Buena Vista Social Club's Barbarito Torres

Barbarito Torres

  • Barbarito Torres

I can't think of a contemporary band that could convincingly carry on after losing three of its most talented members. But legendary Cuban supergroup Buena Vista Social Club have done exactly that and seem to be doing so with ease. The prodigious skills and larger-than-life personalities of Compay Segundo, Ibrahim Ferrer and Rubén González helped to define Buena Vista Social Club's image and sound. After the trio's passing in the mid-2000s the group called on its deep reserves of talent and reformed as a touring unit under the name Orquesta Buena Vista Social Club.

The current 15-member lineup features four important artists from the original Buena Vista roster.

Omara Portuonda is known as the grand old lady of Cuban music. While her early recordings made her a star in Cuba, her participation in the the Buena Vista Social Club project brought her to international attention and established her reputation as one of Cuba's greatest musical ambassadors.

Manuel "Guajiro" Mirabal's distinctive musicianship have earned him the title as "the trumpet of Cuba." Throughout the '40s and '50s Mirabal played in many of Cuba's most popular bands, but didn't make his solo recording debut until 2004 at age 71. The self-titled album is a brilliant tribute to Cuban music icon Arsenio Rodriguez.

Eliades Ochoa is a master of the Cuban son style of music and a distinctive presence in the band with his trademark cowboy hat and unique harmonic guitar, a tres with added D and G strings.

And then, there's Barbarito Torres, a master of the laúd, a Cuban variation on the traditional Spanish lute. I recently had the opportunity to speak with Torres in advance of Orquesta Buena Vista Social Club's upcoming Indianapolis appearance.

"I began to play the laúd at 10 years old," he said. "My first contact with the laúd was through the music of the local campesinos or farmers. The laúd is traditionally the leading instrument in guajiro music, which is the music of the Cuban countryside."

Torres quickly mastered the instrument and began playing professionally at an early age.

"I started my career in my hometown Matanzas," he said. "I joined my first group Serenata Yumunina in 1970. I was 14 years old. We became known for our music broadcasts on the local station Radio 26."

While still a teenager Torres moved on to lead his own ensemble.

"After Serenata Yumunina, I started my own group Cuarteto Tradicional Matancero and I became the band's musical director."

After a brief interruption, Torres would soon make a move to Havana and join the ranks of the country's most prestigious musicians.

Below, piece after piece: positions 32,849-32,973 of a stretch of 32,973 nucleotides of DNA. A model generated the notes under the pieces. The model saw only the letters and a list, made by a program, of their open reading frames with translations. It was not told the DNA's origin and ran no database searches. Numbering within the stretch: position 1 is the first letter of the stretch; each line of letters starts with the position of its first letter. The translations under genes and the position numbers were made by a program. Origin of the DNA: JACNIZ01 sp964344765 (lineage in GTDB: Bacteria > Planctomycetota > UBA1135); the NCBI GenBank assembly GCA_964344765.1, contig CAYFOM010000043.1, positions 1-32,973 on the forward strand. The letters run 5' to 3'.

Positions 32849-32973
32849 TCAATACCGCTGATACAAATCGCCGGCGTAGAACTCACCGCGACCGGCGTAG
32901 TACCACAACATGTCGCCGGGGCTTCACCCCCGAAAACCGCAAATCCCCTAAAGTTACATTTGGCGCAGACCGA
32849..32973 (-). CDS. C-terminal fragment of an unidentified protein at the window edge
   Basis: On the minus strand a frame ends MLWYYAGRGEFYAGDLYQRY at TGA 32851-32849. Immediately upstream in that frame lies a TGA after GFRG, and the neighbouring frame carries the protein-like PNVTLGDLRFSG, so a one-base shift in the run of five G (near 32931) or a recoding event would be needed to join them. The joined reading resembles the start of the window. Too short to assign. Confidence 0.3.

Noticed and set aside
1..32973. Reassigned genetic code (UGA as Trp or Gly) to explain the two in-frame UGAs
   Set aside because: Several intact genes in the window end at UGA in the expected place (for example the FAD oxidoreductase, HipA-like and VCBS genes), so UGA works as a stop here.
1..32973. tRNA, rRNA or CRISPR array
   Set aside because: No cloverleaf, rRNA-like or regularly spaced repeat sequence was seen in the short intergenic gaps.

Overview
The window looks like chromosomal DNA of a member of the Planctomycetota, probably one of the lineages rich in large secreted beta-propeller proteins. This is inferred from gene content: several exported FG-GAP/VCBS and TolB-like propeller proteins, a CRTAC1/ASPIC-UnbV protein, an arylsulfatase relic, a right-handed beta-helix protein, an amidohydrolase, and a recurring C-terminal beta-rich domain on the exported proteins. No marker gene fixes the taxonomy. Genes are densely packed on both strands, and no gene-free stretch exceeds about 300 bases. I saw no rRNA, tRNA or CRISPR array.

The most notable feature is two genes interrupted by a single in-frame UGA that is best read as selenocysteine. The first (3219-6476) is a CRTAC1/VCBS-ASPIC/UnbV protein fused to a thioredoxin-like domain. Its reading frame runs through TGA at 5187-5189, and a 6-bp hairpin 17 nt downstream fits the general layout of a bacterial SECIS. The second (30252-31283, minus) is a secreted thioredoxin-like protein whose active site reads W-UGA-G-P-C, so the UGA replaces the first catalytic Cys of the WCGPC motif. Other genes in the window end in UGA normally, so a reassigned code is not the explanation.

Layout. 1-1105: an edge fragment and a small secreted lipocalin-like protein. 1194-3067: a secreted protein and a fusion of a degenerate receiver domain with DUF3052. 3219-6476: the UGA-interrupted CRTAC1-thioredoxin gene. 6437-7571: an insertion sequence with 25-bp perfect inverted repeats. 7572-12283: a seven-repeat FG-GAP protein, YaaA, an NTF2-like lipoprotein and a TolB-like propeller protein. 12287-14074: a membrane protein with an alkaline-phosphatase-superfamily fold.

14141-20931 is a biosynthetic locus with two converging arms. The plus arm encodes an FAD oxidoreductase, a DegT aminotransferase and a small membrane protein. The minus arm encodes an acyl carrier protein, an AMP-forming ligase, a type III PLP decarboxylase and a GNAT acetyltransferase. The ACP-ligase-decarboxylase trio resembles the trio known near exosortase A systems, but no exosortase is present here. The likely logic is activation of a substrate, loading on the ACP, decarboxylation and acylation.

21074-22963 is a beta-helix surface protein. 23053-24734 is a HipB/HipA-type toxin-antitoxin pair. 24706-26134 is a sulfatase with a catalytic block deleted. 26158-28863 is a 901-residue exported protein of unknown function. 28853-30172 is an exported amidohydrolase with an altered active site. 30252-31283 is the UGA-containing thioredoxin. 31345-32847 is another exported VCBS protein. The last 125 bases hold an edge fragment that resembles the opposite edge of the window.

"In 1973, I went off to serve in the armed forces," Torres said. "But I continued to play in Latin American music groups during that time. After my release from the army, I eventually traveled to Havana and began playing campesina music there. I was playing on television and recording with many groups. Eventually I had an opportunity to join Grupo Manguaré, which is one of the most renowned music groups in Cuba. They formed in 1971, and they still continue to play. They've been recording campesina music for a long time and they were one of the first groups to establish the popularity of campesina and guajira music."

While in Havana Torres' musical virtuosity continued to open up big opportunities for him. He spent several years in the band of campesina music icon Celina González and became a member of Cuban supergroup The Afro Cuban All Stars.

These musical experiences eventually led Torres to what would become the defining moment in his music career.

"I started with Buena Vista in 1996," Torres said. "The band was multi-generational and it gave me an opportunity to meet and record with important musicians who were much older than me, like Compay Segundo, Rubén González, Ibrahim Ferrer and Cachao. I was one of the youngest members of the group at that time."

The project exceeded Torres' wildest expectations and gave him a chance to develop his solo career on the global stage.

"The album became a worldwide success, and the documentary film added to our popularity," Torres said. "The success of Buena Vista gave me an opportunity to have my first international solo release Havana Cafe in 1999 and the follow-up Barbarito Torres in 2003."

Thanks to Artur Silva for his help translating this interview.

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Kyle Long pens A Cultural Manifesto for NUVO Newsweekly and in 2014 began broadcasting a version of his column on WFYI.